I love this quote from Warren Buffett because it truly describes what sales and marketing is all about.
If your clients or customers are complaining about the price of the services or goods you are offering, they probably don’t understand the value of what they are buying. And this is where you need to beef up your marketing efforts.
We’ve all heard how we must feature the benefits of an item, not its features when selling. This concept takes that credo to a new level. People will pay — and pay handsomely — for something they value.
Within the past few months I had the opportunity to work with a start-up company in creating its brand and new website. We went round and round with the pricing for copywriting on their new site. If it weren’t for the fact that I was referred to them by someone they respected, I’m not sure they would have hired a copywriter at all. They simply didn’t see the value in good writing or the need to pay for it. But in the end, they ended up hiring me for the job and accepted the completed copy for their new site.
I Didn’t Realize Your Value
I recently received an email from this client whose very words were, “We have gotten such great feedback on our new website. I didn’t realize the value that a professional copywriter could bring.”
Since then, I have run into this client at a networking event and in their introduction of me to one of their alliances, they bragged that they had hired me and what a difference I made. Not only did I provide excellent website copy that was already getting them leads, they told this new company that I saved them from what had been hours and hours of labor trying to come up with the copy themselves. This I had not known when I first met them. Multiply the lost revenues of the hours an executive can spend agonizing over the rights words vs. the comparatively small cost of hiring a professional and you’ll see the value too.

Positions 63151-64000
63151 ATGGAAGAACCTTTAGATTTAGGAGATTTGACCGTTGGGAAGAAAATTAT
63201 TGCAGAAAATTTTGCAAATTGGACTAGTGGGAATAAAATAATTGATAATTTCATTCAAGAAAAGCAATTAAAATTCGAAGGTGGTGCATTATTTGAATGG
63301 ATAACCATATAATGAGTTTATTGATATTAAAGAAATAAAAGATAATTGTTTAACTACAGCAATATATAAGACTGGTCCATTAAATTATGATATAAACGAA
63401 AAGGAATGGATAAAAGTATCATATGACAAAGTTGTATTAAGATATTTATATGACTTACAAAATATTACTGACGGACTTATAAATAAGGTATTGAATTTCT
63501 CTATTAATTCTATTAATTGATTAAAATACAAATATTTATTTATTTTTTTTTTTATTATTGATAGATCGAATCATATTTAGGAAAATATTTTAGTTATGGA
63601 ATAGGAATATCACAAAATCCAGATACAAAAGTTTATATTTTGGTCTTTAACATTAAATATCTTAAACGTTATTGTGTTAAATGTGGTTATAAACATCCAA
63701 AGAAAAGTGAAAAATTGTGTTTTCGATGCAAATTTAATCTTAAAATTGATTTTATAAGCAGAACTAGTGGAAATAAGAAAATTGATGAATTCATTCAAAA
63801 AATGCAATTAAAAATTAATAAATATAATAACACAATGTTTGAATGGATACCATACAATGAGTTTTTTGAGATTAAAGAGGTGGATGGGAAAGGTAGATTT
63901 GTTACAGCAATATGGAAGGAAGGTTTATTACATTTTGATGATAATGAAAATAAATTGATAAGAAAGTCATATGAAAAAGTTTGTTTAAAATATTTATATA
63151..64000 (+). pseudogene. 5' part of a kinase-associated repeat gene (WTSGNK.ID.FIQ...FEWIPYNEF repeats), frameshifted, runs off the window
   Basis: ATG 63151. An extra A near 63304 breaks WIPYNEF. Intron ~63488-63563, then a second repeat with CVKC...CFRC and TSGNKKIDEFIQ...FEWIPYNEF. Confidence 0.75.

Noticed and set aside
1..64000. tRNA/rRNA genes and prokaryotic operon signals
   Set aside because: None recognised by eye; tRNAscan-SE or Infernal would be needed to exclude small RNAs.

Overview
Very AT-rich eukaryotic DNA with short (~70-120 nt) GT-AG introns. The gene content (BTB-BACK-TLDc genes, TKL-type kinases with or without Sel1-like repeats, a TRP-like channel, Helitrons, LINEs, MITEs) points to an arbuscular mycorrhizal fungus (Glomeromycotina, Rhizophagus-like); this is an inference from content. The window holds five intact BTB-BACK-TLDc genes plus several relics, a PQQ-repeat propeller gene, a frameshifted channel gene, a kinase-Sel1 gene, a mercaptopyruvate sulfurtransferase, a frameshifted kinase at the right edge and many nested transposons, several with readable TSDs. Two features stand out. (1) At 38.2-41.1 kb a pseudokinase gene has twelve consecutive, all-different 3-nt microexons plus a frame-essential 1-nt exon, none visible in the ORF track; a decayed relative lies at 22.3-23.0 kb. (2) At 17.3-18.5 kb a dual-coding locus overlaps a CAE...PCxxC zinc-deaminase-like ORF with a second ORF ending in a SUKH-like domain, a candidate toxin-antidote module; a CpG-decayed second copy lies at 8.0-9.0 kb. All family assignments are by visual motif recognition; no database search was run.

You Just Can’t Write About Yourself
One of the most difficult things you can do is write about yourself. You’re too close to it. Even I have difficulty writing about myself although I write about others all day long. Part of the value a professional copywriter brings is the ability to stand outside your company and look at what a potential customer might need and want from you and translate that into copy that sells. In fact, by looking at a client’s website from outside eyes, with a consumer mindset, I most often see obvious things that the client missed if they wrote the copy themselves. This is a truly valuable insight that some business owners neglect.
Through our interview process, analysis and research, along with a plain old consumer attitude, we can create value not only for our customers but for their potential clients and customers as well through the right words, delivering the right message at the right time.